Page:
The North Carolina Park System is a dynamic and growing entity intended to enrich the lives of all North Carolinians. The Parks Planning Program is charged with the identification/acquisition of critical acreage and, following acquisition, the preparation of the initial development guidelines in accordance with the State Park System Mission Statement.
What We Do
The growth of existing and new parks begins with a corps of long-term planners and landscape architects. Most state parks have master plans, which guide growth and development over the long term as well as general management plans that guide day-to-day operations. Every potential land acquisition and new facility is scored for priority. In addition, the Division of Parks and Recreation maintains a systemwide plan, which directs the priorities of the state parks system and is regularly revised.
Dave Head, Planning Program Manager
NC Division of Parks and Recreation
1615 MSC Raleigh, NC 27699-1615
Tel: (919) 707-9310
Black River feasibility study
In 2017, the Division of Parks and Recreation conducted a study to determine the feasibility and desirability of acquiring land and establishing a state park on the Black River.
The study was submitted to the NC General Assembly on March 1, 2018. Access the full PDF: Black River Feasibility Study
The State Parks Act requires the preparation of a system-wide plan every five years, and directs that the plan:
- outlines a method whereby the mission and purpose of the state parks system can be achieved in a reasonable, timely and cost effective manner;
- evaluates existing parks to determine their statewide significance;
- identifies duplications and deficiencies in the current state parks system and makes recommendations for correction;
- describes the resources of the existing state parks system and their current uses, identifies conflicts created by those uses and propose solutions to them; and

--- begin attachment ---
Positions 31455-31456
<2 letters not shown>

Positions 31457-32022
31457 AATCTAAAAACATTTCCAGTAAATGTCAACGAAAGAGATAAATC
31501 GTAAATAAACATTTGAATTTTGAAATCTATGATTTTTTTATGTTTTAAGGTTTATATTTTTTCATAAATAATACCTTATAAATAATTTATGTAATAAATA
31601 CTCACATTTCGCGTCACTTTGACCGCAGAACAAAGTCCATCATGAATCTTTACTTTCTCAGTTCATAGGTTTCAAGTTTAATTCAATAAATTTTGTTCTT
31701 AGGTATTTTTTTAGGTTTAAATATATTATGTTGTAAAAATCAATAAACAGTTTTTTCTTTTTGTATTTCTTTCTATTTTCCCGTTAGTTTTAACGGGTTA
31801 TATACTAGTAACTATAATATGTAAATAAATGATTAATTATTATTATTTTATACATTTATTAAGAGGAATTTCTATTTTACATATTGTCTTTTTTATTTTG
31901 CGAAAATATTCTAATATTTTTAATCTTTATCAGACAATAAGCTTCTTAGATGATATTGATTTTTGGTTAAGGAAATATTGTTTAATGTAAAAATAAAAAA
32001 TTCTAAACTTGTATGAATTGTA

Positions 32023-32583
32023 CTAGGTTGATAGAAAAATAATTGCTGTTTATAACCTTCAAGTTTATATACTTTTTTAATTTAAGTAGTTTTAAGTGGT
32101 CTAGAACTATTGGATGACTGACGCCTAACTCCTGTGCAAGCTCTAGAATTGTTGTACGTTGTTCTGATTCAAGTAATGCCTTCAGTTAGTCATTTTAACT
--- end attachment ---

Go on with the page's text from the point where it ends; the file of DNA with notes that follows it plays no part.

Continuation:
- describes anticipated trends, details what impact those trends may have on the state parks system and recommends means and methods to accommodate those trends successfully.
General Management Plans
While the system-wide plan guides the overall management and direction of the entire state parks system, the State Parks Act directs that general management plans be developed to guide individual parks. General management plans provide a thorough and logical approach to planning. Once developed, components of these individual park plans are combined and used in the system-wide plan.
Click the links below to view information about general management plans and plans for specific parks.
- Bay Tree Lake State Natural Area
- Carolina Beach State Park
- Carvers Creek State Park
- Cliffs of the Neuse State Park
- Crowders Mountain State Park
- Dismal Swamp State Park
- Eno River State Park
- Falls Lake State Recreation Area
- Fort Fisher State Recreation Area
- Fort Macon State Park
- Goose Creek State Park
- Gorges State Park
- Grandfather Mountain State Park
- Hammocks Beach State Park
- Hanging Rock State Park
- Jones Lake State Park
- Jordan Lake State Recreation Area
- Jockey's Ridge State Park
- Kerr Lake State Recreation Area
- Lake James State Park
- Lake Waccamaw State Park
- Medoc Mountain State Park
- Merchants Millpond State Park
- Morrow Mountain State Park
- Mount Jefferson State Natural Area
- Mount Mitchell State Park
- New River State Park
- Pettigrew State Park
- Pilot Mountain State Park
- Raven Rock State Park
- Stone Mountain State Park
- Weymouth Woods Sandhills Nature Preserve
- William B. Umstead State Park
The 1987 State Parks Act (G.S.114-44.7 through 114-44.14) requires each park to have an individual general management plan. The general management plans are required to:
…include a statement of purpose for the park based upon its relationship to the System Plan and its classification. An analysis of the major resources and facilities on hand to achieve those purposes shall be completed along with a statement of management direction. The general management plan shall be revised as necessary to comply with the System Plan and to achieve the purpose of the [State Parks Act].
Contents of a General Management Plan:
- Park history and a description of park resources and facilities
- Statement of park purpose, including an identification of the park's significant resources
- Summary of interpretive themes
- An analysis of demand and trends
- Summary of laws and policy guiding park management